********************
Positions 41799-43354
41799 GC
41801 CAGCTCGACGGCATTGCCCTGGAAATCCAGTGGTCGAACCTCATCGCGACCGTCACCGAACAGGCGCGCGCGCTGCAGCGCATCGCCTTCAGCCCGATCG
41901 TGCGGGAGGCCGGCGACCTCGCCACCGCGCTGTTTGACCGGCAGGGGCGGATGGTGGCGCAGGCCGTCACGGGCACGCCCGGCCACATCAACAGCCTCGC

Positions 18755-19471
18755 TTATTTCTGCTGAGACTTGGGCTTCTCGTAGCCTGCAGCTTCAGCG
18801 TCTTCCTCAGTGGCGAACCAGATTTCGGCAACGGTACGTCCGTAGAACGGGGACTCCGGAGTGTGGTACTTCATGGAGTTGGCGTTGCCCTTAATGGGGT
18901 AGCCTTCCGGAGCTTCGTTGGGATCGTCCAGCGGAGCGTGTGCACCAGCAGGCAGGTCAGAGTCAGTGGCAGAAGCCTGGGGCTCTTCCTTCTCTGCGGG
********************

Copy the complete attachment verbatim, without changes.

Positions 41799-43354
41799 GC
41801 CAGCTCGACGGCATTGCCCTGGAAATCCAGTGGTCGAACCTCATCGCGACCGTCACCGAACAGGCGCGCGCGCTGCAGCGCATCGCCTTCAGCCCGATCG
41901 TGCGGGAGGCCGGCGACCTCGCCACCGCGCTGTTTGACCGGCAGGGGCGGATGGTGGCGCAGGCCGTCACGGGCACGCCCGGCCACATCAACAGCCTCGC

Positions 18755-19471
18755 TTATTTCTGCTGAGACTTGGGCTTCTCGTAGCCTGCAGCTTCAGCG
18801 TCTTCCTCAGTGGCGAACCAGATTTCGGCAACGGTACGTCCGTAGAACGGGGACTCCGGAGTGTGGTACTTCATGGAGTTGGCGTTGCCCTTAATGGGGT
18901 AGCCTTCCGGAGCTTCGTTGGGATCGTCCAGCGGAGCGTGTGCACCAGCAGGCAGGTCAGAGTCAGTGGCAGAAGCCTGGGGCTCTTCCTTCTCTGCGGG